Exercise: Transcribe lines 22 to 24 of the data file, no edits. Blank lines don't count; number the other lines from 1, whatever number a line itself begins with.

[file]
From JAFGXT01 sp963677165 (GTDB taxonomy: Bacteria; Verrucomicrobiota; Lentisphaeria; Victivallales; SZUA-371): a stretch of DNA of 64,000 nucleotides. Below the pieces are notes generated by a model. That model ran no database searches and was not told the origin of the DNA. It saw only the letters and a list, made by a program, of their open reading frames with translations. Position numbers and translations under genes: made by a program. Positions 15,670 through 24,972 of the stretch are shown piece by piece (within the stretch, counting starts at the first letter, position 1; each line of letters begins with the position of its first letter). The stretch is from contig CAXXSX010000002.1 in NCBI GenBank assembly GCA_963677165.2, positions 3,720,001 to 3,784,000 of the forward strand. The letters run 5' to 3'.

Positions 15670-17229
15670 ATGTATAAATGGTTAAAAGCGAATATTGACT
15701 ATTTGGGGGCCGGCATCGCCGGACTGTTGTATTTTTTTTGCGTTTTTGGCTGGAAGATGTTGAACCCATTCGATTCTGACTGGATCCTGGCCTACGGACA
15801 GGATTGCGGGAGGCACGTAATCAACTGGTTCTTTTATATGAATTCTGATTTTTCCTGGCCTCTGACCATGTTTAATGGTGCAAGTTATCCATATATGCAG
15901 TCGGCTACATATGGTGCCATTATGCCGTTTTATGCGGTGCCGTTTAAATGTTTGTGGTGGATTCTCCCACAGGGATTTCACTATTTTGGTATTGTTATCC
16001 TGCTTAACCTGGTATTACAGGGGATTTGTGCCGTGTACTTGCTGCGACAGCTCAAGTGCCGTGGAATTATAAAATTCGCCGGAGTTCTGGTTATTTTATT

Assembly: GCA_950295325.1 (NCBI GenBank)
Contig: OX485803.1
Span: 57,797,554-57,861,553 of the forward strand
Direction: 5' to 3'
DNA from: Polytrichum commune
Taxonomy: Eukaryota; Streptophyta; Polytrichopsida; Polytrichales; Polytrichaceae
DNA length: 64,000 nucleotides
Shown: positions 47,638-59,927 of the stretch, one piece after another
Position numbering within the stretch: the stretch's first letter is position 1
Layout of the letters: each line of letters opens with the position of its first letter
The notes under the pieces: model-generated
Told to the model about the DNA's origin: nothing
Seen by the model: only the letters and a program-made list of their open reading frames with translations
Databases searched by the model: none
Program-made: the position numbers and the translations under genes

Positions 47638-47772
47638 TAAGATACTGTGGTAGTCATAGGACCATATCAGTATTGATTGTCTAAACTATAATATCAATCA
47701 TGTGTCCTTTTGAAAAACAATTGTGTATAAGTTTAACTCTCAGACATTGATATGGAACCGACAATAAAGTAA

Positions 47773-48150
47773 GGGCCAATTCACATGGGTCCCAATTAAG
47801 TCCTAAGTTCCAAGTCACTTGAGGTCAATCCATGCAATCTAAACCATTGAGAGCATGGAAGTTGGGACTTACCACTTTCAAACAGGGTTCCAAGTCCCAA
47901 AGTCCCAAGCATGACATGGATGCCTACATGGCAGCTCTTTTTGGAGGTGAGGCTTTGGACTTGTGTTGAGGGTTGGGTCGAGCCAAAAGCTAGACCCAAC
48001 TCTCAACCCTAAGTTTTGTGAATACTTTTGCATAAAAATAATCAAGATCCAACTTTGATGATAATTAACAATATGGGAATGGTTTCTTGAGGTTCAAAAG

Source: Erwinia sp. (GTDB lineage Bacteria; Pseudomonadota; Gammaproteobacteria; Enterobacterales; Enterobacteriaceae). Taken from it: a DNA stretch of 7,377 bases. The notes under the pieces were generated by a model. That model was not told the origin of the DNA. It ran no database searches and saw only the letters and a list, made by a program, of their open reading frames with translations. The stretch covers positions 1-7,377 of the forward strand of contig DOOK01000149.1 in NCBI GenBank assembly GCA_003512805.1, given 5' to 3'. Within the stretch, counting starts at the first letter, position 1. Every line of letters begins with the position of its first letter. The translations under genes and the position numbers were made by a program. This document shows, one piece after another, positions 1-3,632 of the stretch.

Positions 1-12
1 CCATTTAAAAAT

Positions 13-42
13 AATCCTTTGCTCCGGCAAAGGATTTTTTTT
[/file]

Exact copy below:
Program-made: the position numbers and the translations under genes

Positions 47638-47772
47638 TAAGATACTGTGGTAGTCATAGGACCATATCAGTATTGATTGTCTAAACTATAATATCAATCA